You don’t have to be a wide-eyed millennial to have a mind-opening and life-changing experience with psychedelics. As the media coverage and scientific validity of psychedelics continues to expand, a growing number of middle aged and senior adults are taking note, and some of them are taking the leap of faith into experiencing it for themselves. While it can be a taboo and intimidating prospect, many people report that when done with proper care and mindfulness, these kinds of experiences can be among the most illuminating and inspiring moments in their lives.
Neal Marshall Goldsmith is an author, public speaker, and clinical psychotherapist who is among the tribe of people who rediscovered psychedelics in middle age. For Neal, his experiences lead to a significant evolution of his clinical practice, major changes in perspective, and a new passion for sharing the potentials of psychedelics though his book Psychedelic Healing and the Horizons: Perspectives on Psychedelics conference in New York that he helps to produce each year. In our conversation with Neal, he discusses how curious middle aged seekers might approach psychedelics for the first time, and what he sees in a near future where psychedelic therapy is both legal and widespread.
Thanks so much for speaking with us, Neal. Let’s talk about your reintroduction to psychedelics at age 40. This is a topic that is not discussed all that much- people in midlife rediscovering psychedelics, or discovering them for the first time. What would you say to someone in their 40’s or 50’s who has been impressed by psychedelic research findings and is interested but a little scared to take that leap?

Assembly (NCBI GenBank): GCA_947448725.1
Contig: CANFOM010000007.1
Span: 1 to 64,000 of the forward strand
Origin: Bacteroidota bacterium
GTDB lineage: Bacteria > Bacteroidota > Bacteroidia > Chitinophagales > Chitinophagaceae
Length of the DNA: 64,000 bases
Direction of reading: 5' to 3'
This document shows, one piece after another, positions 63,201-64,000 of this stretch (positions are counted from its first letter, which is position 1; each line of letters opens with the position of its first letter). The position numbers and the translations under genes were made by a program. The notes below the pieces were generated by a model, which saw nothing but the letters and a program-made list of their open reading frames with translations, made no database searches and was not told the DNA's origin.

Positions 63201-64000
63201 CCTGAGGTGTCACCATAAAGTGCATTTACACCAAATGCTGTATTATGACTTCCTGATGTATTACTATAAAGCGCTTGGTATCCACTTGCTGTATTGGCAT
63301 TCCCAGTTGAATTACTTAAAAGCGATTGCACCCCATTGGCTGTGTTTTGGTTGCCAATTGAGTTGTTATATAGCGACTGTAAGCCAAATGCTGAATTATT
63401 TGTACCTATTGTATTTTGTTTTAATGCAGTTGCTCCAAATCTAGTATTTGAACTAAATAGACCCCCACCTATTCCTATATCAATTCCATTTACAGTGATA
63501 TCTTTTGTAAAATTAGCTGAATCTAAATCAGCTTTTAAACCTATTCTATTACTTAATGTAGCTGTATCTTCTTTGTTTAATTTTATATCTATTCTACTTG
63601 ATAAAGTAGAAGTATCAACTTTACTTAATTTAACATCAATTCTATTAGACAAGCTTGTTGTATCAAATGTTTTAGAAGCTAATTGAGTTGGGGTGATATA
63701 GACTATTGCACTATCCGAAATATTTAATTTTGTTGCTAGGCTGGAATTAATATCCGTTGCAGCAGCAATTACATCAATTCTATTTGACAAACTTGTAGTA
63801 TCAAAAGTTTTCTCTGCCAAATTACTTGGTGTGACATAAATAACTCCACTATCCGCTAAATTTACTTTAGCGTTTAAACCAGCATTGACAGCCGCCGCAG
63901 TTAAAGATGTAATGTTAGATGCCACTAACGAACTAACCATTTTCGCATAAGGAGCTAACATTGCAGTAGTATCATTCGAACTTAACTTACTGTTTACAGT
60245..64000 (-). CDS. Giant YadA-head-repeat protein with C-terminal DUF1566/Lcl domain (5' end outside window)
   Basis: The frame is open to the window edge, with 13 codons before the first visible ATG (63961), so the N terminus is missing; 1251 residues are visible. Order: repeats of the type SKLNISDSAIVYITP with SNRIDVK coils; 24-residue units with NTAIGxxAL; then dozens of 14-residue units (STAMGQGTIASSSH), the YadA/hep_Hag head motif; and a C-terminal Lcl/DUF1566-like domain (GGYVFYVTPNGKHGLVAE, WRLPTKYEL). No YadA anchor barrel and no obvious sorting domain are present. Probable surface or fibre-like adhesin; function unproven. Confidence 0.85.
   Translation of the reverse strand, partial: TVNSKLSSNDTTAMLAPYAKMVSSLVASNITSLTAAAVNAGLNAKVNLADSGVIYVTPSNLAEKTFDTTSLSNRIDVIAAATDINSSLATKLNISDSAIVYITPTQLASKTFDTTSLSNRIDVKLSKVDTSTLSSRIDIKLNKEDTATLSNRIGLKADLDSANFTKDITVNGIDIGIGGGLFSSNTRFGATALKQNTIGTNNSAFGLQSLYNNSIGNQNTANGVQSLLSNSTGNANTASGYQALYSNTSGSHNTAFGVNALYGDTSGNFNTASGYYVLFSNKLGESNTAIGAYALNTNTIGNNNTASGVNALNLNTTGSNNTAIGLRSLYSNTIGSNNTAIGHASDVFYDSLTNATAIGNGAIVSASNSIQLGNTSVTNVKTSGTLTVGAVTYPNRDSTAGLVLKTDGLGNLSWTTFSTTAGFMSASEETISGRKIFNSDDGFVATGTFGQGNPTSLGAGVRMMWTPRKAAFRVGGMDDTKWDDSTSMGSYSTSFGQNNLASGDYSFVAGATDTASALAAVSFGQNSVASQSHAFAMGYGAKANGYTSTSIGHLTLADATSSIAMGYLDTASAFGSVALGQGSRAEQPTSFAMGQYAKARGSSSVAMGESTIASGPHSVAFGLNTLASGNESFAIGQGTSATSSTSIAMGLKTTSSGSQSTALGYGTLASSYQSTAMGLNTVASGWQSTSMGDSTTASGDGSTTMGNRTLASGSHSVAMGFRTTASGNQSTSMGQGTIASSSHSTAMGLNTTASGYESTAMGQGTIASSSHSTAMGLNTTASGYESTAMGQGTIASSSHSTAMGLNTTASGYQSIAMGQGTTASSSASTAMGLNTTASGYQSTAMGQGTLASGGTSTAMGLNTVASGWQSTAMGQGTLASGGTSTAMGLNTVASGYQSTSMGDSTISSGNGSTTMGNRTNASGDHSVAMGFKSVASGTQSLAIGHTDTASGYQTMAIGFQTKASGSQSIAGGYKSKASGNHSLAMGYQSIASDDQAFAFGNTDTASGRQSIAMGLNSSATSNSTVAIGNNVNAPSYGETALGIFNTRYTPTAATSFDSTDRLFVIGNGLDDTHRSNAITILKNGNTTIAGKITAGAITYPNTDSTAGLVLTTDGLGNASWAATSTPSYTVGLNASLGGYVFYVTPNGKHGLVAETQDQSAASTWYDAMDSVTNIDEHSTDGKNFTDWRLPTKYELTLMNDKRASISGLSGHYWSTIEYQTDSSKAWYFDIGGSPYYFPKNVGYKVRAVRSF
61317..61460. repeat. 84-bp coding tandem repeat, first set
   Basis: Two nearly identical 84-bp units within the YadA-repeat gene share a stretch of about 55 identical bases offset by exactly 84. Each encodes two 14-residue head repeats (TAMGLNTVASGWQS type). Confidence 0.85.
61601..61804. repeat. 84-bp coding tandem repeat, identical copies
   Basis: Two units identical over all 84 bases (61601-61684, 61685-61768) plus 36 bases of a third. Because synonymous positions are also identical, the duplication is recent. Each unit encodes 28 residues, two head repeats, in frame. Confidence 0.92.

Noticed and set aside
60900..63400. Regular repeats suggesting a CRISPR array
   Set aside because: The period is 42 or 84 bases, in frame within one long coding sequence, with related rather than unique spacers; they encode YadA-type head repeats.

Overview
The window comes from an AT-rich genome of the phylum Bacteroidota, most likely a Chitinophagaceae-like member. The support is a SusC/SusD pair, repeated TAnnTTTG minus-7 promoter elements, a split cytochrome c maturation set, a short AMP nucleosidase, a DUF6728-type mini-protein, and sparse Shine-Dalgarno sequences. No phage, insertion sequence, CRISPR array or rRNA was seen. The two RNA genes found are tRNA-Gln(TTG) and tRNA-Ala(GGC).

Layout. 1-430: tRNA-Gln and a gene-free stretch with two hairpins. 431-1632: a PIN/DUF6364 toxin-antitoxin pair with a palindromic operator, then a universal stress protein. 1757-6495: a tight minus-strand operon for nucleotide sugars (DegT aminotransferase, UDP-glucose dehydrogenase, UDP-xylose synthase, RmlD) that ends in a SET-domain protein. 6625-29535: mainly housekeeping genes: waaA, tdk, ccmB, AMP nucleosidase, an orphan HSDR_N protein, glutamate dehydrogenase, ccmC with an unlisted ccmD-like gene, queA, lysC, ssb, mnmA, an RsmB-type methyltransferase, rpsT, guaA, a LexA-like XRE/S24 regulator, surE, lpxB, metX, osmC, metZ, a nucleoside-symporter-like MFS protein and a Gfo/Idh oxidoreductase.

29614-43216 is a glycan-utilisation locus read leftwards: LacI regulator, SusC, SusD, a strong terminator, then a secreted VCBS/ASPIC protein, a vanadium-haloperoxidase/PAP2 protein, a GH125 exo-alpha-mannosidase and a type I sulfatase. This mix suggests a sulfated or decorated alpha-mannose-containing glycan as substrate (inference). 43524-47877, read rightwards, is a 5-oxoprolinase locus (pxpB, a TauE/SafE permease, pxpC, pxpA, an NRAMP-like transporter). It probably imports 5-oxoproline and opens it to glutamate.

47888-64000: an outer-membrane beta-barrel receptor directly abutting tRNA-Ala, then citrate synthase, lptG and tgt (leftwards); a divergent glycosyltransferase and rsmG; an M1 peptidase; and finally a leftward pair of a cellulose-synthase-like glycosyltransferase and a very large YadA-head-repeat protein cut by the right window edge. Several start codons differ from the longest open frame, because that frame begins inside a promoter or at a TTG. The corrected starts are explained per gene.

First of all, I would send them some information so they can educate themselves further- not just about the substances, but also about the process of preparation and integration and the larger social context in which psychedelics have existed throughout history. Maybe their fear will change somewhat, or their intentionality or expectations will evolve too. That information can be very illuminating.
Nancy Reagan famously said “Just say no”, but really, it’s about ‘Just say know.’ You have to do your homework. I refer people to Erowid, to MAPS, and to other resources to help them get familiar. Because in this culture, while psychedelics are re-emerging in many ways, we still don’t have a really clear sense of their role or place in our society. Instead, there is a lot of misinformation and fear-based stuff. People have to immerse themselves in the subject to better understand what they are facing.
People approach me for psychedelic therapy often, which is sad, because I can’t legally do that of course. They read about how it can help depression, and they say “I’ve been depressed my whole life, I’m at my wits end, I’ve tried dozens of pharmaceuticals with no results, and it sounds like psychedelics can help!” Maybe they can or maybe they can’t… and of course, it’s not the psychedelics themselves that cause the changes; they just act as a catalyst.
People also need to understand that psychedelics themselves can easily cause more harm than good when used inappropriately. Psychedelics alone without psychotherapy or a spiritual context can potentially be dangerous, because you open yourself up, and if it gets scary and you’re not prepared for that deeper work, then your experience gets soured on them, and that’s a real shame. This is one of the consequences of psychedelics not being integrated well into our society yet.